- The global market for self-driving vehicles and services could expand at a rate of 39.5% compounded annually and reach $556.7 billion.
- Experts believe Waymo is the clear leader in this space, but it’s followed closely by GM’s self-driving Cruise division.
- Cruise is currently worth $14.6 billion, has over $6 billion in cash, and may IPO soon.
- Buying GM is a no-brainer for growth investors.
Before I go any further, I want to give a shoutout to Steve Eisman for suggesting this title in an interview. Eisman is the managing director at Neuberger Berman, but he’s best known for being portrayed by Steve Carrell in 2015’s the Big Short.
Lately, he’s been touting two key positions in his portfolio - a short position on Tesla (TSLA) and a long position in General Motors (NYSE:GM). That latter bet is based on Eisman’s belief that the company’s turnaround is likely to be successful and that their self-driving car unit could already be worth more than the entire parent company. In the interview with ETN, he said someday a financial writer would write about this odd phenomenon, so that’s exactly what I’m doing here.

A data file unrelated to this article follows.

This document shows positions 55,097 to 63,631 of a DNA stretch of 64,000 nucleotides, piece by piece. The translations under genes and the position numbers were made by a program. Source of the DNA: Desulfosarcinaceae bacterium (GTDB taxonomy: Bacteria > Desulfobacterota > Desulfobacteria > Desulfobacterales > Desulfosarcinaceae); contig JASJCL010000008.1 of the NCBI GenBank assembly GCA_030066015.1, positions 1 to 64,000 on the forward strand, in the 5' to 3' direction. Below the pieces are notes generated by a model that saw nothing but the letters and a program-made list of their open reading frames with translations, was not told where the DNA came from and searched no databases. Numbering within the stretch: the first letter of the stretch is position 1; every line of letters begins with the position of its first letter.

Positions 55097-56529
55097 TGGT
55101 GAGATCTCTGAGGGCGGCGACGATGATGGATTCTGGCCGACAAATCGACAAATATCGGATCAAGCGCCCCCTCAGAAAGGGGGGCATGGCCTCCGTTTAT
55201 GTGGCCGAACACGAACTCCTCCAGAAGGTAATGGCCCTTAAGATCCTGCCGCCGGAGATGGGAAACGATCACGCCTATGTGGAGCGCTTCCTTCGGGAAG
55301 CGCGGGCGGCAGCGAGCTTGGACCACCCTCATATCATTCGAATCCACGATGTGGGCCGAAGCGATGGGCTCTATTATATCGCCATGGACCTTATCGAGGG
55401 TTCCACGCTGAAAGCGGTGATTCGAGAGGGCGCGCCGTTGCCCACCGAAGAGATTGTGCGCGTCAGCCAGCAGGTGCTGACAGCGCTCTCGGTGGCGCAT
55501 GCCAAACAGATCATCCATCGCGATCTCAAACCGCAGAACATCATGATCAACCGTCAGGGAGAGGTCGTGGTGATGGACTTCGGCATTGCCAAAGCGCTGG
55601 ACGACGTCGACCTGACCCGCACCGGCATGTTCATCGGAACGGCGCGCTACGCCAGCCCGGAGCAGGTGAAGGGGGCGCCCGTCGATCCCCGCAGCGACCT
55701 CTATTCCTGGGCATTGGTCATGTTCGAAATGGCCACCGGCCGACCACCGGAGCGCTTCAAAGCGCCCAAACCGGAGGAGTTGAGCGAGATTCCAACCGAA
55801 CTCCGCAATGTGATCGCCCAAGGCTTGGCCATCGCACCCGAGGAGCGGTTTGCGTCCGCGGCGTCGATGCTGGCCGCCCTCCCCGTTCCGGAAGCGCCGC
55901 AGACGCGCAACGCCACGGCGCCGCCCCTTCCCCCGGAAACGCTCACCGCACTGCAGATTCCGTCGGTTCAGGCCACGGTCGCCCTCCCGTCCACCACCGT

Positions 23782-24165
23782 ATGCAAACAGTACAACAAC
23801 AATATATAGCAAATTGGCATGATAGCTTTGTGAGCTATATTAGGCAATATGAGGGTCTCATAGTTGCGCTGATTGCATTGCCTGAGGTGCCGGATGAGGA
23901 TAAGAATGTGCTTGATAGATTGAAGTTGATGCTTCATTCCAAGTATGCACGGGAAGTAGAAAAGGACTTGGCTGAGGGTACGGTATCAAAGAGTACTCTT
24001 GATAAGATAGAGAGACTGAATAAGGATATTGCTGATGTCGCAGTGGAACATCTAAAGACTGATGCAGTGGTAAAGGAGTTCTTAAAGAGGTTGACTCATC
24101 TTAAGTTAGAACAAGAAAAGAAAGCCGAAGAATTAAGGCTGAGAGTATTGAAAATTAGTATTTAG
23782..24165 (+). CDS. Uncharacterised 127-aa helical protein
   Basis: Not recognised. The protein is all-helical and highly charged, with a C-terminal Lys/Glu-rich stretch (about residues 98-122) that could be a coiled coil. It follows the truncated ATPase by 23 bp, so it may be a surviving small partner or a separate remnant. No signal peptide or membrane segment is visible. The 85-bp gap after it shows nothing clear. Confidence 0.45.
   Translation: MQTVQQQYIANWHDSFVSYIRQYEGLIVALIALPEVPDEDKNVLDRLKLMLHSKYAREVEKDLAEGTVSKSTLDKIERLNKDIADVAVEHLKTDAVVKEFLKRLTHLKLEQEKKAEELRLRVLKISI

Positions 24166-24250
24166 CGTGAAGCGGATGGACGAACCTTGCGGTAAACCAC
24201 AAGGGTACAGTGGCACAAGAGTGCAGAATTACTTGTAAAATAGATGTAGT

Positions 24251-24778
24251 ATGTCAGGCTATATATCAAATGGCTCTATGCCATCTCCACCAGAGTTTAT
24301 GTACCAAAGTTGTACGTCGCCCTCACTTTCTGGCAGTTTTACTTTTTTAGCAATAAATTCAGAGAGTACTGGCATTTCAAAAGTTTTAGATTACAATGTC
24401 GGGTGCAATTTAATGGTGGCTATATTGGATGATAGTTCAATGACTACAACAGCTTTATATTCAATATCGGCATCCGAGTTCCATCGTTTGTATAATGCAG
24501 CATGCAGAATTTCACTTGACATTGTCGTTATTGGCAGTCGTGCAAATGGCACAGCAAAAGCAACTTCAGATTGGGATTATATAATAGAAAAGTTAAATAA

I want to take a closer look at the self-driving car section, pull it apart from the rest of the company, and value it independently. The objective is to figure out if this legacy stock’s notorious reputation and bleak investor sentiment is hiding an undervalued tech gem in plain sight.
What is self-driving worth?
By at least one estimate, from Portland-based Allied Market Research, the global market for self-driving vehicles and services is currently worth $54.23 billion. By 2026, this market could expand at a rate of 39.5% compounded annually and reach $556.7 billion. At least one other estimate concludes that the market will be worth a jaw-dropping $7 trillion by 2050.
For any growth-oriented investor, those figures are simply astounding. What’s more interesting is the fact that there are only a handful of companies involved in the space today. Two of the leaders in the market are Google’s (GOOG) (GOOGL) Waymo and GM’s Cruise.